Denso creates an electric motor for Lilium Jet

OKYO – The bold new initiative of Denso Corp. in the field of air mobility rolls for takeoff with a new engine developed for a funky and futuristic all-electric jet plane.

The engine is the first result of an alliance forged in 2019 between the Japanese supplier and US aerospace giant Honeywell International to design, develop and produce electric air propulsion systems.

The engine will be integrated into the Lilium Jet, an all-electric vertical take-off and landing, or eVTOL, aircraft. The T-shaped craft, with long wings at the rear, short wings at the front and a nacelle-shaped fuselage, is being developed by Lilium, a German sustainable airline company.

Denso’s drive to take off is part of the Toyota Group supplier’s bid to diversify its core automotive business and achieve carbon neutrality by 2035. The company has expanded into agriculture, semi -drivers and software.

Denso is banking on urban air mobility to become a reality as part of what the company has called the “once in a century” disruption taking place in the transportation industry. Denso believes that flying taxis and personal airplane hops will reduce travel time and urban congestion while improving convenience and comfort.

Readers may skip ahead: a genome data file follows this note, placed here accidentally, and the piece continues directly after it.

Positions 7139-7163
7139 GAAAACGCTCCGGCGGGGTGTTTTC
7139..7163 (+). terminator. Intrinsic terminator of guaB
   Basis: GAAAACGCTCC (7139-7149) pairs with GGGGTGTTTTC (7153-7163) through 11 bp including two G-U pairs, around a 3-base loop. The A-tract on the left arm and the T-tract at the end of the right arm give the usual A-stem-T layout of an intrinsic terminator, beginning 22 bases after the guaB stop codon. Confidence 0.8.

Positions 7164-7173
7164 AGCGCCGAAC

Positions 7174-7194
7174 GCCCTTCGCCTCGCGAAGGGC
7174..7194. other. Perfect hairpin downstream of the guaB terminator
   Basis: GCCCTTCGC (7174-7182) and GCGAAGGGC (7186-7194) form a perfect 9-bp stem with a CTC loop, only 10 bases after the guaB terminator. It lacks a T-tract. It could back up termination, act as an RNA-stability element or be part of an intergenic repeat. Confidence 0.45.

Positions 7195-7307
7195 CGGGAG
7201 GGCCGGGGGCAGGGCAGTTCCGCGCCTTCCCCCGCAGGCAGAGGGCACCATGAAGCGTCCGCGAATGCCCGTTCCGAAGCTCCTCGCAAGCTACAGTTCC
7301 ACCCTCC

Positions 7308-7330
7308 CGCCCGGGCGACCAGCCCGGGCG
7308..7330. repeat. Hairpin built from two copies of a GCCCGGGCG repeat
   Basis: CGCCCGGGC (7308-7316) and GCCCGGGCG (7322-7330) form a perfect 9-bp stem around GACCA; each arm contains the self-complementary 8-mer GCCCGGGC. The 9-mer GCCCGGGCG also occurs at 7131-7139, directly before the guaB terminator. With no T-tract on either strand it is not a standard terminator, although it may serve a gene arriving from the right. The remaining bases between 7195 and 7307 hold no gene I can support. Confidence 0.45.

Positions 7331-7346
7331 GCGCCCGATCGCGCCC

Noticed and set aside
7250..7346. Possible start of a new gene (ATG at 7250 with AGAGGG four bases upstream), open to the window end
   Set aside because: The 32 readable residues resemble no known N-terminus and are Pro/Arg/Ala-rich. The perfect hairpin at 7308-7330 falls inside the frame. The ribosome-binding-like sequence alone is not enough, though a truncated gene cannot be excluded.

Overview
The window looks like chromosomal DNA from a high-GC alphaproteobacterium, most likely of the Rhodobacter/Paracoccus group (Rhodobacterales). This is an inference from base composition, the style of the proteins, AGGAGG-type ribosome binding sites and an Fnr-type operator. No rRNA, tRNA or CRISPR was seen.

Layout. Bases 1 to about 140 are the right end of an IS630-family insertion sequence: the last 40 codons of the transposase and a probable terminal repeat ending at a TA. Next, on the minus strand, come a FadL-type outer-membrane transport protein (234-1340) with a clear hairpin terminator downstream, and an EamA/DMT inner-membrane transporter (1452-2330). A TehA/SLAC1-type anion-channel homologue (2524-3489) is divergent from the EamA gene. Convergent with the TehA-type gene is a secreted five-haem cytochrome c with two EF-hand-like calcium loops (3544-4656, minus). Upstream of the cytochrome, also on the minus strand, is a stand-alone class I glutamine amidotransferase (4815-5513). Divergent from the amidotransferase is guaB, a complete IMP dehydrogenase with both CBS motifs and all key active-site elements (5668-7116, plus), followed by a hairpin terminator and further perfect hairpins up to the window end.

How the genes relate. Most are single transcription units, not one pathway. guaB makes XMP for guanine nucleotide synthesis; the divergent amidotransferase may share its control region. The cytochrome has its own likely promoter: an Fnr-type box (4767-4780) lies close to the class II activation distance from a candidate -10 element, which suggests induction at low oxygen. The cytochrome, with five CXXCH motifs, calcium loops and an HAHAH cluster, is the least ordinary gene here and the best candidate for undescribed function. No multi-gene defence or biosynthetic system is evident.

He says eVTOLs hold the most promise and sometimes calls them “flying cars”.

“The co-development of the electric motor solidifies Denso’s successful entry into the aerospace industry, giving us the opportunity to increase vehicle electrification not only on land, but also in the sky,” said Jiro Ebihara. , Head of Denso’s Electrification Systems Business Group. a recent press release.

“It supports our efforts to create a more efficient and sustainable future.”

The electric motor developed for Lilium consists of a rotor and a stator, weighing about 9 pounds and having an output of 100 kilowatts, Denso said. Engineers prioritized a compact and lightweight design for use in aircraft with zero operating emissions.

Denso and Honeywell have been working with Lilium on the technology for nearly two years.

Honeywell Aerospace, a unit of Honeywell International, develops electronic components, engines and mechanical systems for commercial, defense and space aircraft.

The alliance combines Denso’s mass production expertise with Honeywell’s aerospace portfolio, including electric flight control, avionics and actuation systems.

Denso intends to reduce the size and weight of air mobility inverters by using a double-sided air-cooling structure, which dissipates heat from the semiconductor to both sides. This improves cooling, reduces size and increases power output.

Denso predicts that flying cars will weigh about the same as land cars. But the percentage of this total weight occupied by motors, inverters and batteries varies considerably. Propulsion represents about 18% of the total weight of a flying car, compared to 2.5% for an ordinary car.